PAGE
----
In some embodiments, a hidden state technique or bitmasking technique can be employed so that not all of the bits from the output state values of the primary PRNG and/or the auxiliary PRNG are used in a random number generator. For example, consider a primary PRNG that is configured to produce/calculate a pseudo-random output state value that is X bits in length. When employing a hidden state technique, a random number generator uses only Y bits (where Y<X) from the output state value of the primary PRNG. The Y bits that are used can be referred to as the observed state bits, and the bits that are not used can be referred to as hidden state bits or masked bits. The hidden state technique can be used, in some embodiments of this invention, to increase the cycle sequence of a PRNG without increasing the observed bits of state. In some embodiments, the primary PRNG and/or the auxiliary PRNG can be configured to implement the hidden state technique.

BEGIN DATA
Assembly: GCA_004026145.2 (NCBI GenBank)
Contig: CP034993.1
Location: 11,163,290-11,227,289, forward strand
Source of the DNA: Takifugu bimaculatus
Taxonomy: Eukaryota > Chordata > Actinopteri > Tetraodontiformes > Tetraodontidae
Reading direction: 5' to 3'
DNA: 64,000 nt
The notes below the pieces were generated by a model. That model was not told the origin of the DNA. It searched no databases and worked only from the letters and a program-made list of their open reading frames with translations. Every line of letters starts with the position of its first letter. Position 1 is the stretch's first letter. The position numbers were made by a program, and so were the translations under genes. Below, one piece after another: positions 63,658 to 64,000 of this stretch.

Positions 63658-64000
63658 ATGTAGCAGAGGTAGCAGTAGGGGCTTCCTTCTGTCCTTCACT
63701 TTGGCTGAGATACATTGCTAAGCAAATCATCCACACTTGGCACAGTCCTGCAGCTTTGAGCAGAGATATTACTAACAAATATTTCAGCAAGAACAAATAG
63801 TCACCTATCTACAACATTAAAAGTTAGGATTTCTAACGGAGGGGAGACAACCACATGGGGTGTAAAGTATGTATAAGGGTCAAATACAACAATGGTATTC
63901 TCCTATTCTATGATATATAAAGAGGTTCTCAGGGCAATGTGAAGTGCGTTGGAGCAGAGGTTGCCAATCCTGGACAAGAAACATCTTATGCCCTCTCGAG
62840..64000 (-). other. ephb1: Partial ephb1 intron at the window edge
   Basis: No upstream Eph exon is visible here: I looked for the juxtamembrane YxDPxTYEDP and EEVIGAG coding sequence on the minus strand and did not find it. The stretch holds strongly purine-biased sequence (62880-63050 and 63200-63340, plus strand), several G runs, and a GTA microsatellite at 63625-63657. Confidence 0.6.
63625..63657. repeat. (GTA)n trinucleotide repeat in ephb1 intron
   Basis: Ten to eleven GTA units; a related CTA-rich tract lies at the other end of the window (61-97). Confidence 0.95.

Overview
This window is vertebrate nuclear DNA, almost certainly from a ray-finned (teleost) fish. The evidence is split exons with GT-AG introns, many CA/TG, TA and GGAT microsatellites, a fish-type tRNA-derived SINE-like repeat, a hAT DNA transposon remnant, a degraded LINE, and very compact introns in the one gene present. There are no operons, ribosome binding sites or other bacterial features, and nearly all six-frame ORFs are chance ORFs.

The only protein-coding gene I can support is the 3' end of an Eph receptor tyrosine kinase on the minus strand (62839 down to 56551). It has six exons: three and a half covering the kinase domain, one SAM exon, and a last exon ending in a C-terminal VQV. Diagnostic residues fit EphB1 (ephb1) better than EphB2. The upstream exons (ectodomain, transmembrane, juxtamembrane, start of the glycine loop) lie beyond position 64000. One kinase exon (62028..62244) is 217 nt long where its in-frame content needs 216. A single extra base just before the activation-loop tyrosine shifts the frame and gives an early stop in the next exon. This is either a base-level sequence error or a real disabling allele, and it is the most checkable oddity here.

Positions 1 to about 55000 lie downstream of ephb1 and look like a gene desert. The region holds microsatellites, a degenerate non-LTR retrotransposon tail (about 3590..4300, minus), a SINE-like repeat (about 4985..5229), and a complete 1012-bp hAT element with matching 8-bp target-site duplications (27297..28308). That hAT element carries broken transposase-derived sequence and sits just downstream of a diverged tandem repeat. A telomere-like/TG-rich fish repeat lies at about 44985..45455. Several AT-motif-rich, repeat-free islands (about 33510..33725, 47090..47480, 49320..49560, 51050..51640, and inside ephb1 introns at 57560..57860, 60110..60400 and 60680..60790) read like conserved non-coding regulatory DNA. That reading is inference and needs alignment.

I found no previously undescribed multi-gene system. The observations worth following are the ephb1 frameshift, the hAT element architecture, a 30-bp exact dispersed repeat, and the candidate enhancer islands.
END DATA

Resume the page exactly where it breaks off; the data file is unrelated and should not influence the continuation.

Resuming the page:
The random number generator output shown in
The RNG output is uniformly distributed, but also substantially uncorrelated. In this embodiment, over any chosen interval (or sample size), the frequency of occurrence of the values of the RNG output is similar. The RNG output histogram shown in
Correlation where a certain value is always followed by another certain value is unlikely to occur within a given grand cycle. Expressed mathematically, if the primary PRNG produces a cycle sequence a1 through an and the auxiliary PRNG produces a cycle sequence b1 through bn, then RNG output1=a1^b1. This value is followed by RNG output2=a2^b1. In the second repetition of the output values of the primary PRNG, at some point m in the cycle sequence of the primary PRNG, when am=a1^b1^b2, the value RNG output1 will appear as RNG outputN+m=am^b2=a1^b1^b2^b2=a1^b1=RNG output1. RNG outputN+m will be followed by RNG outputN+m+1, which (ignoring wrap-around) has the value am+1^b2. So we see that in one case the value RNG output1 is followed by RNG output2 and in another by RNG outputN+m+1. It is highly unlikely that RNG output2=RNG outputN+m+1 because it is highly unlikely that the next value in the pseudo-random sequence, am+1, would be exactly equal to a2^b1^ b2.